Why it works: This personal essay by famed critic Roger Ebert uses a compelling opening sentence to hook readers. “I know it’s coming, and I do not fear it,” Ebert writes. Immediately, the reader has a question: what is coming, and why isn’t it to be feared? We get the answer before the end of the sentence. The thing that’s coming is death, and Ebert doesn’t believe there is anything in the afterlife worth fearing.

This is an effective hook because, even though it answers our initial questions, it leaves us with more to wonder about. If this writer does not fear death, how does he feel about it? What led him to feel this way? How do his beliefs compare to what his readers might believe? These new, more complex questions compel the reader to follow Ebert into the rest of his essay.

2.Uncanny the Singing That Comes From Certain Husks” by Joy Williams

Hook: “It’s become fashionable these days to say that the writer writes because he is not whole: he has a wound, he writes to heal it. But who cares if the writer is not whole?”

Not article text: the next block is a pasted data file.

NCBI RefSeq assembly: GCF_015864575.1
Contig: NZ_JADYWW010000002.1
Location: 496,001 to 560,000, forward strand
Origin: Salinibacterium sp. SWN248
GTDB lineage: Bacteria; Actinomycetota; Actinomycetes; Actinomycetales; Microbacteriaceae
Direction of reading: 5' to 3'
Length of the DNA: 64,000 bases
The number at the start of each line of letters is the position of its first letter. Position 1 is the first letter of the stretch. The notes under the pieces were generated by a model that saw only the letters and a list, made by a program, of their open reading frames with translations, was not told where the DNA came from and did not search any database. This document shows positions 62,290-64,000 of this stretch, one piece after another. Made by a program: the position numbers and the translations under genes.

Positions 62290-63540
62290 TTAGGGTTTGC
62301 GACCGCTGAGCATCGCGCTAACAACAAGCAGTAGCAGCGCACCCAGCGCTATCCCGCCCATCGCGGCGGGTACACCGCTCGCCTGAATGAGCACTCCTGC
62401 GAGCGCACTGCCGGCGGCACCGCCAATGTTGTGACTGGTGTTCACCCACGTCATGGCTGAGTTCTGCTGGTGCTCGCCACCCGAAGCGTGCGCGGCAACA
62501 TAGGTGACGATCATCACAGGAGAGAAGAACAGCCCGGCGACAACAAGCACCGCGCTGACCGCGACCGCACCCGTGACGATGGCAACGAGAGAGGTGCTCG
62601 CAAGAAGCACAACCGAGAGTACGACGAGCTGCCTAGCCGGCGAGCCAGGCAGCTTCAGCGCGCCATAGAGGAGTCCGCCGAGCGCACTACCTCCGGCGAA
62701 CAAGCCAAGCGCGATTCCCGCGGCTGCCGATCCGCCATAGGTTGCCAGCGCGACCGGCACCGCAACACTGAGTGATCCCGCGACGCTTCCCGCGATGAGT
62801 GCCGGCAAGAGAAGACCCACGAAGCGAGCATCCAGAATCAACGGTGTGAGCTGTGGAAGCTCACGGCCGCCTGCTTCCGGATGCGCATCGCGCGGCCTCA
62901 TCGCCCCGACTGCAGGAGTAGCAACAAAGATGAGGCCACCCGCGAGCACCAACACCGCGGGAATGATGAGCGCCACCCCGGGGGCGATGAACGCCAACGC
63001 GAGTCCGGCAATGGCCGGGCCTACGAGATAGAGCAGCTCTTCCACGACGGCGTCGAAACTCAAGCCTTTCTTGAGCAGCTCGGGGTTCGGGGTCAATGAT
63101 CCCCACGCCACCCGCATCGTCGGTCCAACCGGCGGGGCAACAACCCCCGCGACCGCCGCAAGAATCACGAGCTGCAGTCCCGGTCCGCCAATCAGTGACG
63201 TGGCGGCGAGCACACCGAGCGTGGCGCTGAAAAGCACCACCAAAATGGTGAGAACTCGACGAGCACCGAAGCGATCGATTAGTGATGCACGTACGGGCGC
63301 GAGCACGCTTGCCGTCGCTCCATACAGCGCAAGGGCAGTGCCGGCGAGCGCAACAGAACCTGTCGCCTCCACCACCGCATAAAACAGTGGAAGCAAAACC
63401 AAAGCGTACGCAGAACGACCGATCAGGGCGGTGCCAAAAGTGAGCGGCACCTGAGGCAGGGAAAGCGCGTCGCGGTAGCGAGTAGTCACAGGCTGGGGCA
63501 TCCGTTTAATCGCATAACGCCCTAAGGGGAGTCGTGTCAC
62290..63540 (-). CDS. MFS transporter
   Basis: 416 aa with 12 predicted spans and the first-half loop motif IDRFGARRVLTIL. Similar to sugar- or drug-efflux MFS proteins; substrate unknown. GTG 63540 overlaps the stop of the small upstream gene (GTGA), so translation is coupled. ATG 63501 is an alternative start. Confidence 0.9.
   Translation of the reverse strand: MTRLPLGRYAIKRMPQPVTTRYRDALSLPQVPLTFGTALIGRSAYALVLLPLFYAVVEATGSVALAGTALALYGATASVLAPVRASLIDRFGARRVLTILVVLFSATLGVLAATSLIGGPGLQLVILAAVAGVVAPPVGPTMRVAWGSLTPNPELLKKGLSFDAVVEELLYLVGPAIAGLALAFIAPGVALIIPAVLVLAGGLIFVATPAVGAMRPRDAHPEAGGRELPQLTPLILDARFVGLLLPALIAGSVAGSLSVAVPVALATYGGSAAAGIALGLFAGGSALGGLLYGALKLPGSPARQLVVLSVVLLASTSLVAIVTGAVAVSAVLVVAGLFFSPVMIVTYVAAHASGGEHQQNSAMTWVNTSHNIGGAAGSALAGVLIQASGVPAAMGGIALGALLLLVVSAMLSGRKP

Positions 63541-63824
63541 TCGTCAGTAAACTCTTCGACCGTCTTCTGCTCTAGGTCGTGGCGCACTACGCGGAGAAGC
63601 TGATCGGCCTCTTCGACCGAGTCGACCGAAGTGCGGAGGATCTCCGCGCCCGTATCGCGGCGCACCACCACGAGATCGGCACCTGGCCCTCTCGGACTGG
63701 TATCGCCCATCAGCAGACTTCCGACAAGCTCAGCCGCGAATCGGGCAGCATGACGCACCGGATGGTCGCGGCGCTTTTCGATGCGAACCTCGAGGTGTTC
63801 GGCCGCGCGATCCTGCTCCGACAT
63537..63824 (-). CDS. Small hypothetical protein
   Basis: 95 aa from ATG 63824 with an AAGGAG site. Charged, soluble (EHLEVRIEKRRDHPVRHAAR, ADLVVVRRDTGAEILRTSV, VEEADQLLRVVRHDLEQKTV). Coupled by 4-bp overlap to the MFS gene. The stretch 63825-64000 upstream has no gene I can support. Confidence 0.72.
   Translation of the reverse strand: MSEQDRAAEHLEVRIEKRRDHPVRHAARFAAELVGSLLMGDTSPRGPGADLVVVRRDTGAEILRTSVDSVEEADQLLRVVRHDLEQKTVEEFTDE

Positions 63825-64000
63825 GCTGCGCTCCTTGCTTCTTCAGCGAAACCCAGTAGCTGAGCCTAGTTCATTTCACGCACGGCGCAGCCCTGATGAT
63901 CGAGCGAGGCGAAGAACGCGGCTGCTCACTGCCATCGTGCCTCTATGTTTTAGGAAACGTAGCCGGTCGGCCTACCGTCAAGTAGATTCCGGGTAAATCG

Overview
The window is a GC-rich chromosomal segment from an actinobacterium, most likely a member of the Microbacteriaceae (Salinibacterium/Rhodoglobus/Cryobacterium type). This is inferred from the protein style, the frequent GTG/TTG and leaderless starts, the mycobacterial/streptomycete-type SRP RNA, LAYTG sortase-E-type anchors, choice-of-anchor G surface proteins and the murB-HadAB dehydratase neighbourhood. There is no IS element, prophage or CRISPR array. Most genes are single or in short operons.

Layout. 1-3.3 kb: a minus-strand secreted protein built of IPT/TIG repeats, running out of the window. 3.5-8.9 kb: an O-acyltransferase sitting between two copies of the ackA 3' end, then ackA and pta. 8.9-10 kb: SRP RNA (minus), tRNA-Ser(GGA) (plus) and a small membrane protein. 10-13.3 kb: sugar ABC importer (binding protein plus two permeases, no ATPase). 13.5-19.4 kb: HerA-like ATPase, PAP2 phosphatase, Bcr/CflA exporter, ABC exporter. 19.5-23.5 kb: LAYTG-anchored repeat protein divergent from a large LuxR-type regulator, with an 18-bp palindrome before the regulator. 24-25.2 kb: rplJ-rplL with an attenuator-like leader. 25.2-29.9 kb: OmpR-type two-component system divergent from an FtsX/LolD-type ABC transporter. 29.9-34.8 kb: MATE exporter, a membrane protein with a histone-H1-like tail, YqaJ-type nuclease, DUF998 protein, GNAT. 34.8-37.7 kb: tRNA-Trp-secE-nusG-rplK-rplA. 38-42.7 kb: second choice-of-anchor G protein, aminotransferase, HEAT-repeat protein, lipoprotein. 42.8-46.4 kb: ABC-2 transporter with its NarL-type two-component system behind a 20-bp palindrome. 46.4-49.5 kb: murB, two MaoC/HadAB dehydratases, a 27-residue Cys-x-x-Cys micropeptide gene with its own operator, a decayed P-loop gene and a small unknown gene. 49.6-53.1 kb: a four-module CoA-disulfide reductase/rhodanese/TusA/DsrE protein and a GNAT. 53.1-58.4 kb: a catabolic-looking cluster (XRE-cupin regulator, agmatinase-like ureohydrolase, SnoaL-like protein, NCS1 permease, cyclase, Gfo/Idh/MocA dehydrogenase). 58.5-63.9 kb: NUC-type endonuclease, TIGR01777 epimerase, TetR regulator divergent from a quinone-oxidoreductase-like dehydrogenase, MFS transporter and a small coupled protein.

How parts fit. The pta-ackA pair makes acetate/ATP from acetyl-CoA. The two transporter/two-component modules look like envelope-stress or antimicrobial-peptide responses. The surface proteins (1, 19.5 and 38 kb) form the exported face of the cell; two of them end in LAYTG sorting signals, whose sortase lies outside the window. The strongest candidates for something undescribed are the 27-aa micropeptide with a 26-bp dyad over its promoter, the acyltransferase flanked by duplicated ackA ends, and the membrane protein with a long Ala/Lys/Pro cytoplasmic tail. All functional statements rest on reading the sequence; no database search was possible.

Why it works: This example is from an informative essay on the craft of writing, and the writer begins by grabbing readers with an effective strategy. First, she shares a common assumption she believes many people hold: writers are wounded artists who write to heal. Next, she blows it up: who cares? Readers may agree or disagree with this, but either way, they’re going to keep reading to see where this writer’s argument goes.

3. Beloved by Toni Morrison

Hook: “124 was spiteful. Full of a baby’s venom. The women in the house knew it and so did the children.”

Why it works: In fiction, hooks serve many purposes. They grab the reader’s attention, but they also help establish the scene, characters, and plot. In a matter of three sentences, readers of Toni Morrison’s Beloved know this story is about a painful history and complex relationships. They know this house is important. They’re immediately acquainted with Morrison’s sharp, lyrical style. This hook accomplishes all of that while also serving the biggest function of a hook in fiction writing: to make readers want to know what happens next.